NIR Light, Gold Nanoparticles Combine to Inactivate Bacteria
HOUSTON, April 4, 2016 — A rapid photothermal technique has been developed that irradiates near-infrared (NIR) light to inactivate bacterial cells, such as E. coli, deposited on surfaces coated with gold nanoparticles. The method could one day help hospitals treat some common infections without using antibiotics, which could help reduce antibiotic resistance.
Scientists from the University of Houston created nanoporous gold disks (NPGDs) in the lab by dissolving gold and reducing it to nanometer-scale particles. Once miniaturized, the particles could be crafted into various shapes including rods, triangles or disks.
Schematic diagram of the thermal run and control experiments. Control 1: A nonirradiated glass substrate was used to test the life expectancy of the bacterial strains inside the covered glass slides. Control 2: A nonirradiated nanoporous gold disk (NPGD) substrate was tested for its toxicity to the bacterial samples. Control 3: One coverslip without NPGD was irradiated to test the effect of irradiation on cell viability. Courtesy of Santos et al./ Optical Materials Express, a publication of The Optical Society (OSA).
The team, led by professor Wei-Chuan Shih, had previously shown in 2013 that gold nanodisks absorbed light strongly, converting the photons quickly into heat and reaching temperatures hot enough to destroy various types of nearby cells, including cancer and bacterial cells.The disks were riddled with pores, lending the particles a sponge-like look that helps increase their heating efficiency while maintaining their stability, said Shih.
In the new work, the team set out to test the antimicrobial properties of their new nanoparticles when activated by light. They grew bacteria in the lab — E. coli and two types of heat-resistant bacteria that thrive in scorching environments such as the hot springs of Yellowstone National Park: Bacillus subtilis and Exiguobacterium sp. AT1B.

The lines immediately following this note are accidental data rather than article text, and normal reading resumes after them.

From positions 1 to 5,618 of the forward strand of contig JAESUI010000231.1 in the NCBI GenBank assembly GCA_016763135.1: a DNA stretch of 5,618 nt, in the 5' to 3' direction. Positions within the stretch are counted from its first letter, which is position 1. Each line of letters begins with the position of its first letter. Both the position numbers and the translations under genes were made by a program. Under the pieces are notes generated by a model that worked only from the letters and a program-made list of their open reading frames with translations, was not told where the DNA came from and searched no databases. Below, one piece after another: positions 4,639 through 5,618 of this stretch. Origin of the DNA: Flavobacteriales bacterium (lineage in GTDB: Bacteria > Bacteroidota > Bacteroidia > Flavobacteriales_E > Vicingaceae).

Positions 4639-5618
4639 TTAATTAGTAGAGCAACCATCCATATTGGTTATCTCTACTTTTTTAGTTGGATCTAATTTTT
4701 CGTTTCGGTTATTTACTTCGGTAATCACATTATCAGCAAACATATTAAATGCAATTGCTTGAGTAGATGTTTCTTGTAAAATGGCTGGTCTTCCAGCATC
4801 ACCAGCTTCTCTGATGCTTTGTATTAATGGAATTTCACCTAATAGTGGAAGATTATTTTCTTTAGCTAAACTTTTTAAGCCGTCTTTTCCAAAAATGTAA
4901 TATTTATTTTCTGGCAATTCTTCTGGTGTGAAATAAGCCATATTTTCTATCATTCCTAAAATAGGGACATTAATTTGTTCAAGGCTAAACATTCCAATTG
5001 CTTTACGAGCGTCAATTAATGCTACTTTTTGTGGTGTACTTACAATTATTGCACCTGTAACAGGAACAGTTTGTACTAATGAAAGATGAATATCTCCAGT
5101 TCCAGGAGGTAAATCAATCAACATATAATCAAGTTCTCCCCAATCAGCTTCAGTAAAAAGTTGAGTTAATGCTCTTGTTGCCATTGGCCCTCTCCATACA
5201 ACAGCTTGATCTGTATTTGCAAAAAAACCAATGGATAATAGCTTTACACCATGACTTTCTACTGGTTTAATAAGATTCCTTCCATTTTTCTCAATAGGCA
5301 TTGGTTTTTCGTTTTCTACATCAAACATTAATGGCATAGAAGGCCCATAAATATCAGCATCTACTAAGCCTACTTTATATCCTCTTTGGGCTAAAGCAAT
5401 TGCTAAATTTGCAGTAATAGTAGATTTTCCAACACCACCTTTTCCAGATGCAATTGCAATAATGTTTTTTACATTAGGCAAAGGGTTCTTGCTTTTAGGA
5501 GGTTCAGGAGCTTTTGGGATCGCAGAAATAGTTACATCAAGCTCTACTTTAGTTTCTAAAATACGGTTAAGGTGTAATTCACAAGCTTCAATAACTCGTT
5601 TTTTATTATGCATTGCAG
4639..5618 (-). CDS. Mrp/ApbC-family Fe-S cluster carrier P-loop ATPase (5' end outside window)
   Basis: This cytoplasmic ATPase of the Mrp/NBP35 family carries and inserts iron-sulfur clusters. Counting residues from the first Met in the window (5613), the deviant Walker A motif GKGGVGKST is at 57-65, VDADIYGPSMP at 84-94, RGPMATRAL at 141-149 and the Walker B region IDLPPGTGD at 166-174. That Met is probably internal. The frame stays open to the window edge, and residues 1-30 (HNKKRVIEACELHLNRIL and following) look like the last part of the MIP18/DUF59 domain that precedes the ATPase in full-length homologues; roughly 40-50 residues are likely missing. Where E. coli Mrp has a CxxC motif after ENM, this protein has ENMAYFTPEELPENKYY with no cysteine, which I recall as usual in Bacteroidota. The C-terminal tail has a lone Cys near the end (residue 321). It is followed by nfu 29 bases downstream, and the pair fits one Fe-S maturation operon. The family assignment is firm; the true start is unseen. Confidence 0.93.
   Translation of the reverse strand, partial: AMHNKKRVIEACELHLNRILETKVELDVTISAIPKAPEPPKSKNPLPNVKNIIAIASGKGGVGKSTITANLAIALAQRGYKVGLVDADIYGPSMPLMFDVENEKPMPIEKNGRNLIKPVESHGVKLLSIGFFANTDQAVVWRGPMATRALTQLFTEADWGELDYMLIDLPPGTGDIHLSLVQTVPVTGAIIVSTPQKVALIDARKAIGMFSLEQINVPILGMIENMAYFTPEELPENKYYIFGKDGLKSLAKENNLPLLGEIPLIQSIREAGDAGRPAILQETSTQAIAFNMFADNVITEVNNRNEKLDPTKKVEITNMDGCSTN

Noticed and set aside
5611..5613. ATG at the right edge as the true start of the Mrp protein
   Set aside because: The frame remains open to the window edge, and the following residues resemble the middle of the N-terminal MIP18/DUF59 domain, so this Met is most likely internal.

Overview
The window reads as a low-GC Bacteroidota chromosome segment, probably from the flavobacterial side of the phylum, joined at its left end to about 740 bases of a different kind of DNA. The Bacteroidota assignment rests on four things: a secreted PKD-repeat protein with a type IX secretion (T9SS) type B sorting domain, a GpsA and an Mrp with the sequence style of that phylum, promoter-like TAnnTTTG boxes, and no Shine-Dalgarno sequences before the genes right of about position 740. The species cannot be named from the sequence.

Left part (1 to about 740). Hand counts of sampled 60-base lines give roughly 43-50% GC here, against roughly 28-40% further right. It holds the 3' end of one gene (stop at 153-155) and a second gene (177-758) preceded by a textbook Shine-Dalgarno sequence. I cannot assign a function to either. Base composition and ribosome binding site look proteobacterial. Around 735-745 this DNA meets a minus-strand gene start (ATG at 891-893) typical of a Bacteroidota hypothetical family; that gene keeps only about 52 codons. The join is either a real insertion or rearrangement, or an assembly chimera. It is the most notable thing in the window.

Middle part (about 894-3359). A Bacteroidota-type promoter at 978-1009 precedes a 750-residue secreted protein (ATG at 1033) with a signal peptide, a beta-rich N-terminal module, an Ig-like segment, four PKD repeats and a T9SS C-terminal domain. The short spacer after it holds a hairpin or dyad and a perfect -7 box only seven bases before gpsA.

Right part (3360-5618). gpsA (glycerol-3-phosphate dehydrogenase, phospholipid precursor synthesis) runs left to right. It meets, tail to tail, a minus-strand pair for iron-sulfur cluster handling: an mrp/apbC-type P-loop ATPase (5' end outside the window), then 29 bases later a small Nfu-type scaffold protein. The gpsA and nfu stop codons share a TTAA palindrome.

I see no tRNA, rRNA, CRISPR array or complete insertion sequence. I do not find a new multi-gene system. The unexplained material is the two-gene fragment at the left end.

Bacteria cells were placed on the surface of a single-layer coating of NPGDs and irradiated with NIR light. Cell viability tests and scanning electron microscope imaging were used to determine what percentage of cells survived the procedure.
Using a thermal imaging camera, the research team showed that the surface temperature of the particles reached temperatures up to 180 °C nearly instantaneously, delivering thermal shocks into the surrounding array. As a result, all of the bacterial cells were killed within 25 s, the researchers reported. In control trials, neither the gold disks nor light from the laser alone killed nearly as many cells.
E. coli proved most vulnerable to the treatment; all of its cells were dead after 5 s of laser exposure. The other two types of bacteria required the full 25 s — still much quicker than traditional sterilization methods such as boiling water or using dry-heat ovens, which can take minutes to an hour to work. The time needed to achieve similar levels of cell death in other nanoparticle array studies ranged from 1 to 20 min, the researchers said. The robust morphological structure of the substrate is also notable for its ability to withstand the instantaneous thermal shocks.
Currently, the researchers are investigating using the particles as a simple coating for catheters to help reduce the number of urinary tract infections in hospitals. A light-activated procedure would be much easier to implement at the bedside of a patient, instead of removing and potentially replacing the catheter every time it needs cleaning.
Another potential application they're exploring is integrating the nanoparticles with filter membranes in small water filters to help improve water quality.
The research was published in Optical Materials Express (doi: 10.1364/ome.6.001217), a publication of the Optical Society (OSA).
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